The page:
Why It’s Important to Be Honest with Children about Death
“We need to do a CT scan to see if she needs emergency brain surgery. If she does, we are required to inform you that the procedure could be fatal,” I sat swinging my legs back and forth reading a chapter book on the exam table as the woman in the long white coat talks to my parents.
As she spoke, my parents’ faces flooded with terror. I didn’t understand why, but even as a kindergartener, I knew it had something to do with the word ‘fatal.’ I remember asking my mom what ‘fatal’ meant, but don’t remember what she said.
When I was in kindergarten, I accidentally ran into a door frame causing my head to swell. ER doctors were concerned that I had fractured my skull, causing the bone to depress on my brain. Fortunately, after testing, I was released from the hospital having only suffered a severe concussion. The scar the accident left above my eye was nothing compared to the imprint left on my brain. I remember ruminating on the word ‘fatal’ as I continued to grow up, processing and reprocessing the memory well into adulthood.
What strikes me today, is that at age five, I had an understanding of death, though no one I knew had ever died. I intuitively knew that the word ‘fatal’ meant something really, really bad. My parents’ non-verbal cues spoke loudly as I sat swinging my legs back and forth. On the outside, I looked like a five-year-old, but internally I started to panic the moment my parents’ faces shifted. In that moment I needed to make sense of my parents’ reactions so my tiny frame could relax.
Our brains are wired from birth to attune to the faces around us. Attunement means to be aware of the emotions of others and to tend to them—it’s why a baby will mimic a parent’s facial expression. Attunement explains why reading my parents’ faces told me something was wrong, though I had never heard the word ‘fatal’. While a child may not process death like an adult, research guarantees that their brains, no matter how old, will try to make sense of the world around them.
Children are highly aware of the emotions expressed by those around them and are equipped with brains that try to understand them. This is especially true when children encounter something foreign, like grief or death. If a child cannot make sense of their world, it often leads to ruminating on that specific memory because memories cannot properly store in a brain that has no category for them. Ruminating can lead to symptoms like anxious behaviors, phobias, repetitive behaviors, and ritualistic thinking.
As adults, it is not our job to hide emotions. It’s completely natural and healthy to express grief when someone we love dies or experience fear when someone we love could die. It is, however, our job to teach children, so they can grow up with a healthy understanding of emotion. This is why it is so important to talk to children about death in words that they can understand. When an adult can remain calm and explain death to a child, that child can develop a place in their brain to make sense of the myriad of emotions they feel or witness in others when someone dies.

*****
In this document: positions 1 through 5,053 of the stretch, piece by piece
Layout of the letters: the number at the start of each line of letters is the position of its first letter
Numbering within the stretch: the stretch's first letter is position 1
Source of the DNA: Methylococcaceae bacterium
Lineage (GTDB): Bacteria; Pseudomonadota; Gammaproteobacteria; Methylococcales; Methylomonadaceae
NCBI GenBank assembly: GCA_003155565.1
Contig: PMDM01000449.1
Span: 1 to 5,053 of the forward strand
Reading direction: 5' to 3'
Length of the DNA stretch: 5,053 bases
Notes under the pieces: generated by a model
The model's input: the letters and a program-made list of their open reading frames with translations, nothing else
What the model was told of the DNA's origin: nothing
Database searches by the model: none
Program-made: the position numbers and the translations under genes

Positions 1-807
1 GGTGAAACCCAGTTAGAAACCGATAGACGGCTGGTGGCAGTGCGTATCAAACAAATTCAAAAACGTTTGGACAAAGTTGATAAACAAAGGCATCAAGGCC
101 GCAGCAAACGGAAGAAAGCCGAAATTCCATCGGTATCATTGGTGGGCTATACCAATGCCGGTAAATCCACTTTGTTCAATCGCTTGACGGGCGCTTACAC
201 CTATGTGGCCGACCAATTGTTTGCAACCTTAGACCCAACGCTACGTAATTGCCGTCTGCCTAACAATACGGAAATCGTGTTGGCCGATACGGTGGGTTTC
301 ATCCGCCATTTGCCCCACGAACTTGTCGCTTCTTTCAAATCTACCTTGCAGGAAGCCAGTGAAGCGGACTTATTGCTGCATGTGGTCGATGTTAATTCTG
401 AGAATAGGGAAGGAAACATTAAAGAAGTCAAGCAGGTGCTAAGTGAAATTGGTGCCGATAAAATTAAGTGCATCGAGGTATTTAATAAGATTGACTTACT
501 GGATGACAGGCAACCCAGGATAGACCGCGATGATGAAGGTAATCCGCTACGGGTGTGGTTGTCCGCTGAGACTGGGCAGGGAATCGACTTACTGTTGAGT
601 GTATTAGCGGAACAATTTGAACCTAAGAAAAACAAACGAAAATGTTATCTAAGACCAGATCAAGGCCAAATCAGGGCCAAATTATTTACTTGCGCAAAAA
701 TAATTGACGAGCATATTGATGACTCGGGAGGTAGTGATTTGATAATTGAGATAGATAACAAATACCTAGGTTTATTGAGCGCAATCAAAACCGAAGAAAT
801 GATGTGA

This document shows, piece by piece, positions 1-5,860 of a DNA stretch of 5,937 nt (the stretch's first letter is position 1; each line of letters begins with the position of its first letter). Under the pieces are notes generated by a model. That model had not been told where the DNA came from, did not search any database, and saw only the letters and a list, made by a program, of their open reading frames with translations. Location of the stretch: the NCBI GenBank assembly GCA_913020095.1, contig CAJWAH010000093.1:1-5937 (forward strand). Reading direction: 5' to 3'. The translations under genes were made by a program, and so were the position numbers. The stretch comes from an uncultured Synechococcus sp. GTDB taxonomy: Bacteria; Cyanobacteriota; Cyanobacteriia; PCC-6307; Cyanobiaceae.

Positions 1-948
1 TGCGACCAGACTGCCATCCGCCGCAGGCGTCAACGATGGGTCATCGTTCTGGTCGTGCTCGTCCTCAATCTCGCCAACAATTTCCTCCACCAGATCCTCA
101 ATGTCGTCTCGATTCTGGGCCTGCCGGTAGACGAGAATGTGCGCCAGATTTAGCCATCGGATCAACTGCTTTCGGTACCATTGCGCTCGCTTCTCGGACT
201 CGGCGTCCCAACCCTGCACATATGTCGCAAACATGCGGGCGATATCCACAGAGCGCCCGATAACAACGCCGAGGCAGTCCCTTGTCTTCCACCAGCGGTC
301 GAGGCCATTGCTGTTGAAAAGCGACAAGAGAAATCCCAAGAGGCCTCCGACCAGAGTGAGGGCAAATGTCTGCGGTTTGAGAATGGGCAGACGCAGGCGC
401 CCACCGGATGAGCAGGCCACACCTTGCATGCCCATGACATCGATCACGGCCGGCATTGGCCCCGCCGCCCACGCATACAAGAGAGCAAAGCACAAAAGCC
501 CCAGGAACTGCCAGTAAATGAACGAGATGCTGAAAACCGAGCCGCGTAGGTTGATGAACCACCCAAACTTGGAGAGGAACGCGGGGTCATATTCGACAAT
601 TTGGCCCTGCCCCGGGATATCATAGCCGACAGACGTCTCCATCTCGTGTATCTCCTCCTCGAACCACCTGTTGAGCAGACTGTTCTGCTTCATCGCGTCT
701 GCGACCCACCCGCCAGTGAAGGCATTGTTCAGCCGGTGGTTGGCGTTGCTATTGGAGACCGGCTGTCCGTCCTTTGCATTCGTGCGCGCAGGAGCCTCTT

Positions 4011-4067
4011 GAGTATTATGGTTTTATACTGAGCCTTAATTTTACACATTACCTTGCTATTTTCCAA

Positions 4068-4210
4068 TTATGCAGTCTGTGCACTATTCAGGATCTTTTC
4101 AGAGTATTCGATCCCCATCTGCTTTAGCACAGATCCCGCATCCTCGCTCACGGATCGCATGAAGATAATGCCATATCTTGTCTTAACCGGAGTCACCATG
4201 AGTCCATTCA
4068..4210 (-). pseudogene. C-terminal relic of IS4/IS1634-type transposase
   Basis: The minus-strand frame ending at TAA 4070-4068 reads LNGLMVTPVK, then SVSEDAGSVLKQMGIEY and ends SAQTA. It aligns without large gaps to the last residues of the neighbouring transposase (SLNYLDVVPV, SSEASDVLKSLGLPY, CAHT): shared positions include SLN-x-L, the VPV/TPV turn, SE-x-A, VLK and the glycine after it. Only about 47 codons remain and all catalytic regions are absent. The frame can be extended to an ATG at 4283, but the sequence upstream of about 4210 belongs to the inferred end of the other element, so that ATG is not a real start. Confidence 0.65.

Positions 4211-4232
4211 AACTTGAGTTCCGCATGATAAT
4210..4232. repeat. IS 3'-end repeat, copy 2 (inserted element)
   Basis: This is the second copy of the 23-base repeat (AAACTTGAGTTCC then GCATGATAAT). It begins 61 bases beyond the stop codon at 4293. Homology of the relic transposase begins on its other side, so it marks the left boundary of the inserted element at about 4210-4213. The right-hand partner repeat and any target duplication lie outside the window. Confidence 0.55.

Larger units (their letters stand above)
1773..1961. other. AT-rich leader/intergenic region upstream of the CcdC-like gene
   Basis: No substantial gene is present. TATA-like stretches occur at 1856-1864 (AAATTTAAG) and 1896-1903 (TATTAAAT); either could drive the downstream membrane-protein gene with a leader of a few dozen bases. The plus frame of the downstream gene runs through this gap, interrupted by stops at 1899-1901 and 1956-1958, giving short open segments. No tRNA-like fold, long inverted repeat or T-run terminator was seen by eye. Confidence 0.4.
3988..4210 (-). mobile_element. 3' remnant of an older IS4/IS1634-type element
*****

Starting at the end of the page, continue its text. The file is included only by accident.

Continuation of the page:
When adults demonstrate that they aren’t afraid to talk about death, a child can attune to their caregiver’s face and know that, even though something scary like death exists in this world, they are safe and loved. The child’s brain responds and their inner world relaxes. The child is then able to store the memory without needing to ruminate.
Talking about death can be hard, especially if you’re currently grieving the loss of someone you love. However, help is always available, and no person should ever have to navigate this world alone. If your family has recently experienced loss, or if you feel overwhelmed by the thought of talking about death to a child, you can reach out to a trained mental health professional who can work with you to develop age appropriate language to speak about death. Therapists can also provide a safe space for you to grieve so that you can be more present for your child and their needs. If you desire support like this amidst the COVID-19 crisis, our blog post provides resources for telehealth counseling in the Orlando area.
About the Author: Devan Grayson works as a Registered Mental Health Counselor Intern with the CHILL Program and is passionate about contemplating the beauty of this world as she finds it in her own story and in the lives of others. She is continually struck by the specific beauty woven into the seemingly ragged details of our lives. She counts it a privilege to wonder with clients about their own stories. She loves good conversations, the arts, being active, and large cups of tea.
Supported by the Winter Park Health Foundation, CHILL— Community Help & Intervention in Life’s Lessons —is a free counseling program for students in the public schools serving Winter Park, Orlando FL and neighboring communities who need help with issues such as grief and loss, divorce, low self-esteem, anger management and depression.